The THR remains the undisputed king of looks. Part of its allure is the retro styling that’s more reminiscent of a piece of stereo equipment than a guitar amp. The outside is a matte, cream-colored metal with a Y pattern punched out. (I’ll admit I much prefer the herringbone of the original THR.) The knobs and chrome handle on top also lean into the old-school vibe. And the kicker: The amp gives off a gentle, orange glow when powered on, similar to a tube amp’s.
Of course, there are no actual tubes here. The whole thing is digital, but the THR series does its best to capture the sound and feel of popular tube amplifiers. Yamaha won’t name names, but it seems safe to say that the Clean, Crunch and Lead channels on both the original and the new models are inspired by a Fender Twin Reverb, a Vox AC30 and a Marshall Plexi, respectively. However, the last two models available on the front panel are pretty different. The original THR has Brit Hi (Marshall JCM800, maybe?) and Modern (almost certainly Mesa Boogie Dual Rectifier). The THR II has HiGain and Special, and honestly I’m not 100 percent sure what they’re supposed to be. HiGain might be another attempt at a Mesa tone, but Special — well, I’m kinda lost. It’s another high-gain sound, but it doesn’t feel quite as high as HiGain. (Author’s note: Hi! )
All the amp emulations have been tweaked for the new version, mostly for the better. The Clean and Lead options are pretty close in terms of overall quality. But because the new model is actually a 20-watt amp instead of 10 (despite the name), there’s additional headroom, which means it takes effect pedals better, especially loop pedals. Those always introduced some unwanted distortion in the THR, but it now stays much cleaner at higher volumes. I do find the new Clean model a little more nasal than the original, but some people might prefer its pronounced mid honk.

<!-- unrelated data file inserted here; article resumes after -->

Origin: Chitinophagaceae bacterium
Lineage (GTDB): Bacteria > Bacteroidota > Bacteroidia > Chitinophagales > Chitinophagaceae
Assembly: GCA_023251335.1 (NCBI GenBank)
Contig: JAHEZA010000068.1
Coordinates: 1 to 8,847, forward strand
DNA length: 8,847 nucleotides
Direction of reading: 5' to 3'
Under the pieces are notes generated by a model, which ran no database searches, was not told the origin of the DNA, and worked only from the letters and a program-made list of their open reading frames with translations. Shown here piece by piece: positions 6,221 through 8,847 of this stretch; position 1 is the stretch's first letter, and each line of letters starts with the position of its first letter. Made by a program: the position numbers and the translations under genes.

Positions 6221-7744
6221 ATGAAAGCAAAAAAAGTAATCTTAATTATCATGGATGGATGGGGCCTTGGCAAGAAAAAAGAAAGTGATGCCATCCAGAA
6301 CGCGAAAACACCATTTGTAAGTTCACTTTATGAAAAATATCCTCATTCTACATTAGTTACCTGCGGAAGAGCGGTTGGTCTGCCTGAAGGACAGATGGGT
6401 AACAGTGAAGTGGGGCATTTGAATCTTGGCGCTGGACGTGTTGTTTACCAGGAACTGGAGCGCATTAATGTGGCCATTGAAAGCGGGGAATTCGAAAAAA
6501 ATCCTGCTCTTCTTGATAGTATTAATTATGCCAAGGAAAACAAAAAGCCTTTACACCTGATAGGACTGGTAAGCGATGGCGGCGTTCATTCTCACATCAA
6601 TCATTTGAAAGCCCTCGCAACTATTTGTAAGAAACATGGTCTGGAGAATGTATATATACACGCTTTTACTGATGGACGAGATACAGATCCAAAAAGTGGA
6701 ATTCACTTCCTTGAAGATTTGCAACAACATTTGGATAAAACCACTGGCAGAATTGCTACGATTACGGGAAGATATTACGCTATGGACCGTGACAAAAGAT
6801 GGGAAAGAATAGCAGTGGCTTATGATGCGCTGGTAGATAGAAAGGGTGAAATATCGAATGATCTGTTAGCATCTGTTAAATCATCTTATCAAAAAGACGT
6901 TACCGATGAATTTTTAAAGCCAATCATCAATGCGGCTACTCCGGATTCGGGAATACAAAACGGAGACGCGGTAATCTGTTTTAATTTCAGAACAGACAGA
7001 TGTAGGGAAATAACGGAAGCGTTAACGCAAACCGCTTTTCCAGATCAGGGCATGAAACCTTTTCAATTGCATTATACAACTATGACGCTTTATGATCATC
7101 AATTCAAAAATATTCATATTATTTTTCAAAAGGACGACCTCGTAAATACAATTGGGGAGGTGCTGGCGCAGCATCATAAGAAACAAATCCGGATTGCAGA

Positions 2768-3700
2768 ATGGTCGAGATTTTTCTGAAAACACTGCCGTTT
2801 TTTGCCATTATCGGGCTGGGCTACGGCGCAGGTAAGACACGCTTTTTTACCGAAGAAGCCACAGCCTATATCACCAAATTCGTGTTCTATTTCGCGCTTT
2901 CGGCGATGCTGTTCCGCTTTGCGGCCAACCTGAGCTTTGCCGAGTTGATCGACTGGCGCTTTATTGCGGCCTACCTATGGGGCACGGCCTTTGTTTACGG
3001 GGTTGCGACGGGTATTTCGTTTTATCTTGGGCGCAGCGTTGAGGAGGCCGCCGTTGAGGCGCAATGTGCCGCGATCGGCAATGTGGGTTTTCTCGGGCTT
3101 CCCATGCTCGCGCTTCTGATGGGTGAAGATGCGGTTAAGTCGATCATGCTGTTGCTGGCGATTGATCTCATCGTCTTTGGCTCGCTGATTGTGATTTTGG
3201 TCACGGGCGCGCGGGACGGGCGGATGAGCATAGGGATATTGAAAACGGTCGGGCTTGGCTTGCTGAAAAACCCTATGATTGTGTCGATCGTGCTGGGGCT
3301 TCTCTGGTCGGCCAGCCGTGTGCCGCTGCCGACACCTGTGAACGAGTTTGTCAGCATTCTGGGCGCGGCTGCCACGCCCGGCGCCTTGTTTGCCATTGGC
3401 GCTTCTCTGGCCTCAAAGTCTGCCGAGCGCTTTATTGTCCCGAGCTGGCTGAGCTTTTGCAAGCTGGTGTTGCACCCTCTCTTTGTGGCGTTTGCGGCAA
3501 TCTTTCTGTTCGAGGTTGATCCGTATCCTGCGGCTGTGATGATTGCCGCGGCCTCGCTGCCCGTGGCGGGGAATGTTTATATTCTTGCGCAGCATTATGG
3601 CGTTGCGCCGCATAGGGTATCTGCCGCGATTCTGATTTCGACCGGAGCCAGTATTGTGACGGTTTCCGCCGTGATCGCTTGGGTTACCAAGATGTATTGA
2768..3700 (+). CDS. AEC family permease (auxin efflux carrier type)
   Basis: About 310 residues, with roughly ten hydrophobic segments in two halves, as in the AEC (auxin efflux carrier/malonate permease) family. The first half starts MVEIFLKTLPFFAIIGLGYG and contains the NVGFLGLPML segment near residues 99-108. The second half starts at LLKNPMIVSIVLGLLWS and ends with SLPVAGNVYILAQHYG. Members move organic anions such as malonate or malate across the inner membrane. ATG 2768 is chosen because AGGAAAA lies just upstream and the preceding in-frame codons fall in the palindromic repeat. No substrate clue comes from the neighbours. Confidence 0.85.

The high-gain options on the II blow the original out of the water. Switching to Brit Hi or Modern on the THR10 always results in a compressed mess with half the volume of the other amp models. On the II it’s a much different story: HiGain and Special have some body and roar to them. Unlike on the original, you might even be able to hear it over an actual drummer in a rehearsal space. But I can’t personally vouch for that.
The place where the II can’t match the original THR, though, is on the Crunch setting. It’s hard to explain, but the original feels crisper and warmer. What’s more, it’s actually my favorite of all the amp sounds, which makes it all the sadder that frankly, Crunch on the new amp sounds pretty rough.
The effects algorithms have also been tweaked. Most of the differences are subtle, except for the chorus, which now has a much more modern voicing, compared with the ’80s-ish wash on the original. That’s neither good nor bad; it’s just a matter of personal taste.
For this video I’m playing a guitar loop with all the controls set to 12 o’clock as I cycle through each amp model. The amps were recorded using two SM57s connected to a Scarlett 2i4. No additional processing was done to the raw recordings.